Rubio spoke with ESPN's 'Outside The Lines' on Nov. 14 and was asked if he was trying to force Minnesota to trade his rights, Rubio said, "No but you can never give a definite yes until the time comes. I think it's about playing in the NBA. Playing in the NBA is a dream and the truth is, Minnesota has my rights for the time being and I have a lot of trust in them."
Although Rubio does not come out and say he doesn't want to play in Minnesota, it doesn't take a detective to read between the lines and see he still has reservations.
Rubio can buy out of his contract with Barcelona after the 2010-11 season for a reported $ 1.4 million. Of that $1.4 million, the Wolves can only contribute $500,000, per the current NBA Collective Bargaining Agreement.
The Wolves can, however, trade the rights to Rubio at anytime, which brings us back to Flynn.
The team needs Flynn back on the court not just for the short-term wins and losses but for the long-term rebuilding of this franchise too.
Simple math says that two bargaining chips are better than one and that is exactly what the Wolves will have if Flynn comes back and shows he has what it takes to be a starting point guard in this league. If he can do that, the Wolves will have a lot more leverage if and when it comes time to deal the rights to Rubio. Conversely, if the young nucleus of talent is enough to get Rubio stateside, the Wolves will have another great trade piece in Flynn if he can prove himself as a bona fide starter.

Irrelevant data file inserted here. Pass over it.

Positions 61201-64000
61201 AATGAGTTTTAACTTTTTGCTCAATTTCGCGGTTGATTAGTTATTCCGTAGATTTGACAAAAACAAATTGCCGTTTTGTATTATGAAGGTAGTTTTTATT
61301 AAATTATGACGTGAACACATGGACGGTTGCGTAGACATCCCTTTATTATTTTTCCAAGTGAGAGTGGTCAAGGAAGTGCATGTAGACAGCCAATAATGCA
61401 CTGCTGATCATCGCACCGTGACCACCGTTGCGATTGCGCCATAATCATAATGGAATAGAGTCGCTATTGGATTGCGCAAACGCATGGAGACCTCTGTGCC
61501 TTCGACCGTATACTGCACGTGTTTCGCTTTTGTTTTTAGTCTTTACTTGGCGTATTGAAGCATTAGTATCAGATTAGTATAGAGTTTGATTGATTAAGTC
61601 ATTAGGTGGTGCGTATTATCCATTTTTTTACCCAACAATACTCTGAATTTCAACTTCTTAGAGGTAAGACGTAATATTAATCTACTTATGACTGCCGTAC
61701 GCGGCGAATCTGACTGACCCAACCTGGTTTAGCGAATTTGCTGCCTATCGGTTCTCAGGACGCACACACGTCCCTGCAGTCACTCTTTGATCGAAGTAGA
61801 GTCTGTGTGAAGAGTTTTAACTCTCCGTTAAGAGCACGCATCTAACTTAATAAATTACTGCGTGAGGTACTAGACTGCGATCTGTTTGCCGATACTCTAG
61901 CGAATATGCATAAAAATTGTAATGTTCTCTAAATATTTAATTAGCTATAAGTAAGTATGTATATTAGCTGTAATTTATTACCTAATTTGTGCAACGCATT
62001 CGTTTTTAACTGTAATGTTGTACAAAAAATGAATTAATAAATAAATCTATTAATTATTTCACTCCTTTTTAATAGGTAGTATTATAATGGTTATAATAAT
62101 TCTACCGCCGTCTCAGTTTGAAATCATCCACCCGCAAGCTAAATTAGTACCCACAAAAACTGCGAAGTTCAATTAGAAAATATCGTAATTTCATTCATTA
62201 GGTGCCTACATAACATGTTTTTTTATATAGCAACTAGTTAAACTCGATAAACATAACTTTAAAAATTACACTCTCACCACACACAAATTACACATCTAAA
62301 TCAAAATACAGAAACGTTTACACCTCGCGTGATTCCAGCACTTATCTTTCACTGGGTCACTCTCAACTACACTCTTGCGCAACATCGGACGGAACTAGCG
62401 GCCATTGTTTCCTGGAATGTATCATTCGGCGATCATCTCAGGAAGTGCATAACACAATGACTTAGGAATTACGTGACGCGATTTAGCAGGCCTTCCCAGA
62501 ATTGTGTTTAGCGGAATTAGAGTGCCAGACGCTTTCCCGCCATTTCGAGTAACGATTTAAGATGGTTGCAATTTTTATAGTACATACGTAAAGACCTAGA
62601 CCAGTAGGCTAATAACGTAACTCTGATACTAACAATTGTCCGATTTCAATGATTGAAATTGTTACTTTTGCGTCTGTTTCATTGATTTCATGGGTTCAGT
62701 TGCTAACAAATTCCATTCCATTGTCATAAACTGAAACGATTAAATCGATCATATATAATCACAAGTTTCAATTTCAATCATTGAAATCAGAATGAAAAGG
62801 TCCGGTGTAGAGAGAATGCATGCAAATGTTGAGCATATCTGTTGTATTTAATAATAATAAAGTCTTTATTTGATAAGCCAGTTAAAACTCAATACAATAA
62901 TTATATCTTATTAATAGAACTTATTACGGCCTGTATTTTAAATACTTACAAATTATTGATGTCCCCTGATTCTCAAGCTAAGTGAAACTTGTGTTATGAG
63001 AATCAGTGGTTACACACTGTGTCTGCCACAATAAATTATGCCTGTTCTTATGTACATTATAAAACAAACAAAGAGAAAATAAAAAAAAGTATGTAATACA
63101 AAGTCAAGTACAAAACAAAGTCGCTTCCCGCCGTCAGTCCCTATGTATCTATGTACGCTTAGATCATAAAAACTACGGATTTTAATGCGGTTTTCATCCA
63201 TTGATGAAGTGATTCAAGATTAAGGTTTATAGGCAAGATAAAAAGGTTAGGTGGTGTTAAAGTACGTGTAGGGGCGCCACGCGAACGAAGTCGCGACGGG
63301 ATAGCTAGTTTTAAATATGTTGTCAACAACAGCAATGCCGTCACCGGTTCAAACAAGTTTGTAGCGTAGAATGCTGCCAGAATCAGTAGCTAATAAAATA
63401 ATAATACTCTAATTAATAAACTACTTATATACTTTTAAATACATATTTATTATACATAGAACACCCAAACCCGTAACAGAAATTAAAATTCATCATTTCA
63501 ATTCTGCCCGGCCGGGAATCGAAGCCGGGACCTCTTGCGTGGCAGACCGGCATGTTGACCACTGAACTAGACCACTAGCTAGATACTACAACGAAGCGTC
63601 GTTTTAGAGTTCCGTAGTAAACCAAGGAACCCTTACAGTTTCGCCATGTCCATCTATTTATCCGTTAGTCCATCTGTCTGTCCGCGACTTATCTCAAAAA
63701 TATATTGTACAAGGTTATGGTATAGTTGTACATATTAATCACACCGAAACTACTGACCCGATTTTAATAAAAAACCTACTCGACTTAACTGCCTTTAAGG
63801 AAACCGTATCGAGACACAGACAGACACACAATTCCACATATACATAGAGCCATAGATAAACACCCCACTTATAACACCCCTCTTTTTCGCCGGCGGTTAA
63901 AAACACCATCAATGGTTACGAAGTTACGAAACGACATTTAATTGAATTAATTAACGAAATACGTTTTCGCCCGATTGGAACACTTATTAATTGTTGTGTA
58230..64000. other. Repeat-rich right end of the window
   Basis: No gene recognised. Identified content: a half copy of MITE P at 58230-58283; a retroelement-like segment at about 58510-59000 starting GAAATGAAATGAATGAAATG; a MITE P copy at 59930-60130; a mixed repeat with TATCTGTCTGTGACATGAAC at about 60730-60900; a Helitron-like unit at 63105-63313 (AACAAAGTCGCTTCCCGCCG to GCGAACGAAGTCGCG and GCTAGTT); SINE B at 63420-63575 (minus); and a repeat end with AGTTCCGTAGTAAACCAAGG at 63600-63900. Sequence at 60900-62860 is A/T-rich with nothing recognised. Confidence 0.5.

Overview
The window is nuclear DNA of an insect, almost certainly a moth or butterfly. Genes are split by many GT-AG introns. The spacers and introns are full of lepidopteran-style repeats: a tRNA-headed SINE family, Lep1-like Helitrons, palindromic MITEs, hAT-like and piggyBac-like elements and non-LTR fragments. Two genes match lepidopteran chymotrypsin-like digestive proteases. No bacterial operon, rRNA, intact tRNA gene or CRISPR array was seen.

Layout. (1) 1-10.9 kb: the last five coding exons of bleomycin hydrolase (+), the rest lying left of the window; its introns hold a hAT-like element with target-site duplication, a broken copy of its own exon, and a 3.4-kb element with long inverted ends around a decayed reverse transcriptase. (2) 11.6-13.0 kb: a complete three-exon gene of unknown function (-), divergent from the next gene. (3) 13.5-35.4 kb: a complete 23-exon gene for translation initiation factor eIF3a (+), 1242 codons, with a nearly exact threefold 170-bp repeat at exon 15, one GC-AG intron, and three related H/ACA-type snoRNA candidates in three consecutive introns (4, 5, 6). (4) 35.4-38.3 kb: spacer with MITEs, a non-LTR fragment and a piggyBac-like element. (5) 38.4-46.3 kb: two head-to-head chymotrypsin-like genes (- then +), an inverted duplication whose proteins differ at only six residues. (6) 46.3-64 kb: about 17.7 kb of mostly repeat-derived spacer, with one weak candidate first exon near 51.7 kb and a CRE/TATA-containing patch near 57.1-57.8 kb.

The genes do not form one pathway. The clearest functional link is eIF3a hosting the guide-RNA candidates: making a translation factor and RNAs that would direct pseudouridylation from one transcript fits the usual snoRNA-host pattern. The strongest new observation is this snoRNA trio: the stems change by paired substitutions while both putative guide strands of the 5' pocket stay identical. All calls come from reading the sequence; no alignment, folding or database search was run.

Although all of that is contingent on Flynn coming back and improving upon a rookie season that saw him average 13.5 points and 4.4 assists in 81 games a year ago. If Flynn has a setback with his hip injury or regresses in form, his trade value would diminish and the team no longer has a backup plan if things do not work out with Rubio.
The best case scenario for the Wolves is that Flynn returns relatively soon and has a productive second season and Rubio decides he wants to buyout of his contract with Barcelona and play for the Wolves in the 2011-2012 season. This would give the Wolves a known commodity in Flynn and the rights to Rubio, who is still a tantalizing player that team's may still be willing to give up a lot for.
The worst case scenario would be if Flynn either suffers a setback or does not take any step forward on the court this season and Rubio decides he is not interested in playing in Minnesota. Remember, if Rubio is adamant enough about not playing in Minnesota, he can sit out a season of professional basketball and re-enter the NBA draft no longer tied to the Wolves.
It is an unlikely scenario, however, as Rubio likely isn't willing to lose a season of professional basketball which is crucial for the development of a player who just turned 20 in October but is still a possibility nonetheless.
Either way, judgment day is slowly but surely coming for president of basketball operations David Kahn's controversial decision to take two point guards with the fifth and sixth overall picks in the 2009 NBA Draft. It was a decision that could play a large part in making-or-breaking not only David Kahn's tenure in Minnesota but the current rebuilding of the Wolves franchise too.